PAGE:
Today is National Medal of Honor Day. Congress has designated March 25th as the day we honor those brave individuals who have been awarded the Congressional Medal of Honor. This day was chosen as March 25th was the day the first Medals of Honor were presented in 1863.
A number of years ago I noticed an elderly gentleman parking his car at a local grocery store. What caught my eye was his license plate. It was a specialized plate from the State of North Carolina and it said “Congressional Medal of Honor”.
The gentleman in question was Max Thompson who was awarded the Congressional Medal of Honor for his actions in battle near Haaren, Germany. I regret that I didn’t stop to speak with Sgt. Thompson and thank him but I wanted to respect his privacy while he was doing the mundane chore of grocery shopping. His citation is below:
On 18 October 1944, Company K, 18th Infantry, occupying a position on a hill near Haaren, Germany, was attacked by an enemy infantry battalion supported by tanks. The assault was preceded by an artillery concentration, lasting an hour, which inflicted heavy casualties on the company. While engaged in moving wounded men to cover, Sgt. Thompson observed that the enemy had overrun the positions of the 3d Platoon. He immediately attempted to stem the enemy’s advance single-handedly. He manned an abandoned machinegun and fired on the enemy until a direct hit from a hostile tank destroyed the gun. Shaken and dazed, Sgt. Thompson picked up an automatic rifle and although alone against the enemy force which was pouring into the gap in our lines, he ??fired burst after burst, halting the leading elements of the attack and dispersing those following. Throwing aside his automatic rifle, which had jammed, he took up a rocket gun, fired on a light tank, setting it on fire. By evening the enemy had been driven from the greater part of the captured position but still held 3 pillboxes. Sgt. Thompson’s squad was assigned the task of dislodging the enemy from these emplacements. Darkness having fallen and finding that fire of his squad was ineffective from a distance, Sgt. Thompson crawled forward alone to within 20 yards of 1 of the pillboxes and fired grenades into it. The Germans holding the emplacement concentrated their fire upon him. Though wounded, he held his position fearlessly, continued his grenade fire, and finally forced the enemy to abandon the blockhouse. Sgt. Thompson’s courageous leadership inspired his men and materially contributed to the clearing of the enemy from his last remaining hold on this important hill position.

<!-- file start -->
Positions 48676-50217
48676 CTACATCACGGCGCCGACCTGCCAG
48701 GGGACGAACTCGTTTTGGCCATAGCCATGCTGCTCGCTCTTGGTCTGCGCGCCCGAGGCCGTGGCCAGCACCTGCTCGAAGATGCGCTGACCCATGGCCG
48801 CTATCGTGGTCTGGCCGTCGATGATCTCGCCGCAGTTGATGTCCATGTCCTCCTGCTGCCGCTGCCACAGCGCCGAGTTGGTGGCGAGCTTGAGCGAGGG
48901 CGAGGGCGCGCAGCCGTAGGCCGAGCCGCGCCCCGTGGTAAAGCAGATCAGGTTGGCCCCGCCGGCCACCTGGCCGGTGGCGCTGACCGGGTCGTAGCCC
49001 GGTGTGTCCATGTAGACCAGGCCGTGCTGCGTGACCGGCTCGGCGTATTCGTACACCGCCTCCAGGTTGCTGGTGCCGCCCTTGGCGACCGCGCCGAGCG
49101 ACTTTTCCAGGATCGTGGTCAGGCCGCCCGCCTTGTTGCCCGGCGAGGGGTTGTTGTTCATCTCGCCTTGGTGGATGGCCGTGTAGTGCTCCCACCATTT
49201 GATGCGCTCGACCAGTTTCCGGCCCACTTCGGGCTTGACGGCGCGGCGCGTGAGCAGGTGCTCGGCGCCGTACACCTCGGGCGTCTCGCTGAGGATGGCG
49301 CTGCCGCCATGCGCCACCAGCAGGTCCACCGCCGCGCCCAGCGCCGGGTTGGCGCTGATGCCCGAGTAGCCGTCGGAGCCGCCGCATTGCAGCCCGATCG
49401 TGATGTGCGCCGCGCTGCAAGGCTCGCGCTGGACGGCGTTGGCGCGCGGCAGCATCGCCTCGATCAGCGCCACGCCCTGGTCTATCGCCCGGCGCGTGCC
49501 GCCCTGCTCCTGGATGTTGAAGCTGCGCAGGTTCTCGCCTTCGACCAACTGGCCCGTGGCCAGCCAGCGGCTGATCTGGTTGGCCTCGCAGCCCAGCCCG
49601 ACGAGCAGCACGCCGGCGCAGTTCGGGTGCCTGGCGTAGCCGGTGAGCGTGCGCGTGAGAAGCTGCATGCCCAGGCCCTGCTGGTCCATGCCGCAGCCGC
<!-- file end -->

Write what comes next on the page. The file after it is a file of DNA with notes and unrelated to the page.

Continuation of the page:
Sgt. Thompson passed away in 1996 at the age of 74. So on this day we should remember the bravery and sacrifice of men like Sgt. Thompson and living recipients like Staff Sgt. Sal Giunta. This country would not be what it is without men like them.